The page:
Exodus as interpreted by Walzer does fit the need quite perfectly, especially
      by allowing him to appropriate the language of national liberation and apply
      it anachronistically to the ancient Jews. Similarly, as we shall see
      presently, Albert Camus’s position on French colonialism is made by Walzer to
      stand for the role of the ‘connected’ intellectual. Five: he concludes by
      bringing together as many incompatible things as possible in as moral-sounding
      as well as politically palatable a rhetoric as possible. The desired effect is
      that both the generosity and the ‘relevance’ and not the inconsistency of the
      procedure will be noted.

      Operations of this sort cannot survive critical analysis. Exodus and
      Revolution
      proves their fallibility in all sorts of ways. The nagging
      question is how Walzer can continue to claim that his positions are
      progressive and even radical. He seems unconscious of the degree to which
      Israel’s military victories have affected his work by imparting an
      unattractive moral triumphalism — harsh, shortsighted, callous — to nearly
      everything he writes, despite the veneer of radical phrases and protestations.
      The results have often been extraordinarily disturbing, but not, apparently,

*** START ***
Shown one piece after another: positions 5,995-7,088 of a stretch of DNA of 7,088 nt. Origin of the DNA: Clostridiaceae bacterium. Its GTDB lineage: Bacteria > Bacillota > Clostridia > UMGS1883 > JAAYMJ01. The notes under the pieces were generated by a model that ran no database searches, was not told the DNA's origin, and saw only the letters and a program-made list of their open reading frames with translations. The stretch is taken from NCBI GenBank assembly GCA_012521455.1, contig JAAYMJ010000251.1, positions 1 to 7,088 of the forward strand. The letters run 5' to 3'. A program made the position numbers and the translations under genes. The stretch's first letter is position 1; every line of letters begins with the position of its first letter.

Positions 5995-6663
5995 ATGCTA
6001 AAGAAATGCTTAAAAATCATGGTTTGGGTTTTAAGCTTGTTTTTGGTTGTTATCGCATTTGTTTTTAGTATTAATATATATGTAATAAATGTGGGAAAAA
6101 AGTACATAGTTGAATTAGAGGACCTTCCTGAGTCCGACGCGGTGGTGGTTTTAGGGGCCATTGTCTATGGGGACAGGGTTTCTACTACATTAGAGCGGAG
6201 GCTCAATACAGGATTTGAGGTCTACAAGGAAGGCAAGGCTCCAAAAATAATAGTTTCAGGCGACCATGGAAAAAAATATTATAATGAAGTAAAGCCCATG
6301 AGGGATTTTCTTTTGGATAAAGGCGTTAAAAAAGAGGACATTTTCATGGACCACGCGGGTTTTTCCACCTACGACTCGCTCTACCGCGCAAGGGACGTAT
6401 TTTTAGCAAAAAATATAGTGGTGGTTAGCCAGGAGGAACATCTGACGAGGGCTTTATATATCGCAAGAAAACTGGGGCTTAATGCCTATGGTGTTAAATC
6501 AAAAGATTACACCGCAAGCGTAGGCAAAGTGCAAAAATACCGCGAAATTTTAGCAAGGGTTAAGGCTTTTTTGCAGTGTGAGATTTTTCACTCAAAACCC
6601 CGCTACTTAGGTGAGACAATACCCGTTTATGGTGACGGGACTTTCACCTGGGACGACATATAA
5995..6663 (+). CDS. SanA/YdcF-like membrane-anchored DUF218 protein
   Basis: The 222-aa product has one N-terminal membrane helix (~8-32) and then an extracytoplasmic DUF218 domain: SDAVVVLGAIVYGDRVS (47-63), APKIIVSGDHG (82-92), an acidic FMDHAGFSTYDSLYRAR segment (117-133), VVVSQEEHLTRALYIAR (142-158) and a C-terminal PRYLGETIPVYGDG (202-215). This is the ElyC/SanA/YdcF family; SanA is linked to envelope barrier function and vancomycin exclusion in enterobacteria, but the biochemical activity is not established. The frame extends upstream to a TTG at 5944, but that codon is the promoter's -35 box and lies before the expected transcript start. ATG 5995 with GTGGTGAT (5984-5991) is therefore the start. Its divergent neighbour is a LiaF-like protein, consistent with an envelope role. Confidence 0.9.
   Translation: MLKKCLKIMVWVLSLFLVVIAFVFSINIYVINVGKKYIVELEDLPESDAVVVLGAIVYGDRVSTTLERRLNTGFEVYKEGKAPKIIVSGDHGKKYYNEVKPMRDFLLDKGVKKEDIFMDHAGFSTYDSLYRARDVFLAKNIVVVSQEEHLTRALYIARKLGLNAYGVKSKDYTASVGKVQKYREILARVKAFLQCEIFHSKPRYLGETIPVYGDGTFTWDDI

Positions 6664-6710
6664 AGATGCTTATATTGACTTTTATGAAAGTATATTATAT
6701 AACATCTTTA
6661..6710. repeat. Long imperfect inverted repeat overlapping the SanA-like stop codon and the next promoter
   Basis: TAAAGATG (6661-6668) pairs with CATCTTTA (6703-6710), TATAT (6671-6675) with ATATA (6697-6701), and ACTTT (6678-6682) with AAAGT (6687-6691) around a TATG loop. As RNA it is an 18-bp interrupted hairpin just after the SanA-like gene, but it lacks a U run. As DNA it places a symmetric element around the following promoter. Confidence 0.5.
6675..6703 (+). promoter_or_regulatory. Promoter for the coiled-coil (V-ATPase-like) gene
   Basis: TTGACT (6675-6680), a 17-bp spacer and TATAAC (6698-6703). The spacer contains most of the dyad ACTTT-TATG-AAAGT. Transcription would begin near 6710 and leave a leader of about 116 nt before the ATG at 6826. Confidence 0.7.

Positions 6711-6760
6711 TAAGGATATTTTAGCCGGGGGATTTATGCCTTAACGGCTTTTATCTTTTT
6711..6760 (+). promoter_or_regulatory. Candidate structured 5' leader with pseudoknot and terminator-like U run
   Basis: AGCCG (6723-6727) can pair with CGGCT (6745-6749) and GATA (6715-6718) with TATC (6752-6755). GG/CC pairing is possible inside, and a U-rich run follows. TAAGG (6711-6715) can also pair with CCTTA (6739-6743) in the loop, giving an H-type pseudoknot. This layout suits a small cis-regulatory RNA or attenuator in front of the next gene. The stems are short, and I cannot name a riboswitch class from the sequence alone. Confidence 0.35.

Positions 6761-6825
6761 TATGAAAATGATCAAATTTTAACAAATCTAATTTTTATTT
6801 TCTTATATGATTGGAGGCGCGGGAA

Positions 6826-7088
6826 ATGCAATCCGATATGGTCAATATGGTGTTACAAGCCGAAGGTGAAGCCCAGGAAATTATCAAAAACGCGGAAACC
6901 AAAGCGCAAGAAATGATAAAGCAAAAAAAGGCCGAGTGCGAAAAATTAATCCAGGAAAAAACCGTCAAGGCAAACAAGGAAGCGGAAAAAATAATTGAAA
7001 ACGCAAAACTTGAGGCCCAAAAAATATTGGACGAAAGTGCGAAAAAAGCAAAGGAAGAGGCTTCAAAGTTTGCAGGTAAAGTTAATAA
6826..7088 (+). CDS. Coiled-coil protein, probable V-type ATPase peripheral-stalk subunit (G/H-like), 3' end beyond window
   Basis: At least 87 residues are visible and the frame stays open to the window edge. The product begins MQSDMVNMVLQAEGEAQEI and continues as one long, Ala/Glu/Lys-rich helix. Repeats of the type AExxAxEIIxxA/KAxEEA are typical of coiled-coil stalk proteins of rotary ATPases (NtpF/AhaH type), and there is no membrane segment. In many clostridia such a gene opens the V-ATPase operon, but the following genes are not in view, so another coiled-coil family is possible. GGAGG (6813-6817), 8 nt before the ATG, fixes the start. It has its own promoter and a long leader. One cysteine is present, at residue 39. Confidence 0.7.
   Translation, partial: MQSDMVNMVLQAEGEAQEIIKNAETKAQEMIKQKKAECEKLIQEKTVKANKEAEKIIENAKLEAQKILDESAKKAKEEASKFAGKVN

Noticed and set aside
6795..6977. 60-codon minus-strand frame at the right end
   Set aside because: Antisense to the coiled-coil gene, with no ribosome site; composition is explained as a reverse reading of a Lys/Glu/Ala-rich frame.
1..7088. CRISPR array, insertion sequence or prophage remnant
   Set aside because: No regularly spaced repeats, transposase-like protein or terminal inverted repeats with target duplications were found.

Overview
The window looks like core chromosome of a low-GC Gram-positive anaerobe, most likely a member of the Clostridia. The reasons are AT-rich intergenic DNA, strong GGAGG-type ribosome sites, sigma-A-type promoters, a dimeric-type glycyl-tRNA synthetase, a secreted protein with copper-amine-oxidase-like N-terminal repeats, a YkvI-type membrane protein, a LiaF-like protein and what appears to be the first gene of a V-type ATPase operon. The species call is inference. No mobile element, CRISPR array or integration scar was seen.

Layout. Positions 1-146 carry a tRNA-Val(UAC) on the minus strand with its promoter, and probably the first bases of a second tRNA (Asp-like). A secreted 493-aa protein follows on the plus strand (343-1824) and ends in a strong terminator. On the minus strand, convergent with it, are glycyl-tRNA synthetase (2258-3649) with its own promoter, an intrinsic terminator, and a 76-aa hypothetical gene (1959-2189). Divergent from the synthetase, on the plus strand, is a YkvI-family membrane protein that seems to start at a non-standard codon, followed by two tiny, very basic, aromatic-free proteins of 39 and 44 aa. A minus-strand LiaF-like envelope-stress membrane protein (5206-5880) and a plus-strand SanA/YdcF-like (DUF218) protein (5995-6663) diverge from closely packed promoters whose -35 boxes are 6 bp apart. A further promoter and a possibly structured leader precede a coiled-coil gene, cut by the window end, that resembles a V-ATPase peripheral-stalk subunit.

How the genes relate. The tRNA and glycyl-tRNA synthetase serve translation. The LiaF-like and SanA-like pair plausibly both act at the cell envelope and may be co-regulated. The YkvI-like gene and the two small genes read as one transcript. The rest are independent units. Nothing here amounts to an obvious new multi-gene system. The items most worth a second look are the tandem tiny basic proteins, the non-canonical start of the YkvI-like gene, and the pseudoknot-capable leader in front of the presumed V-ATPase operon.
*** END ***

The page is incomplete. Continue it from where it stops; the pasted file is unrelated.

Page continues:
to him; here and there a disquiet will briefly disturb his style, but all in
      all Walzer is at ease with himself and always has been been. In 1972, for
      example, he argued that in every state there will be groups ‘marginal to the
      nation’ which should be ‘helped to leave’. Saying that he had Israel and the
      Palestinians in mind, he nevertheless conducted this discussion (that coolly
      anticipates by a decade Kahane’s bloody cries of ‘they must go’) in the
      broadly sunny and progressive perspectives of liberalism, independence,
      freedom from oppression. In his book Just and Unjust Wars, he insists on the
      difference between the two kinds of war, yet finds excuses for Israeli
      recourse to such actions he otherwise condemns as preemptive strikes and
      terrorism. His political articles in Peretz’s New Republic, especially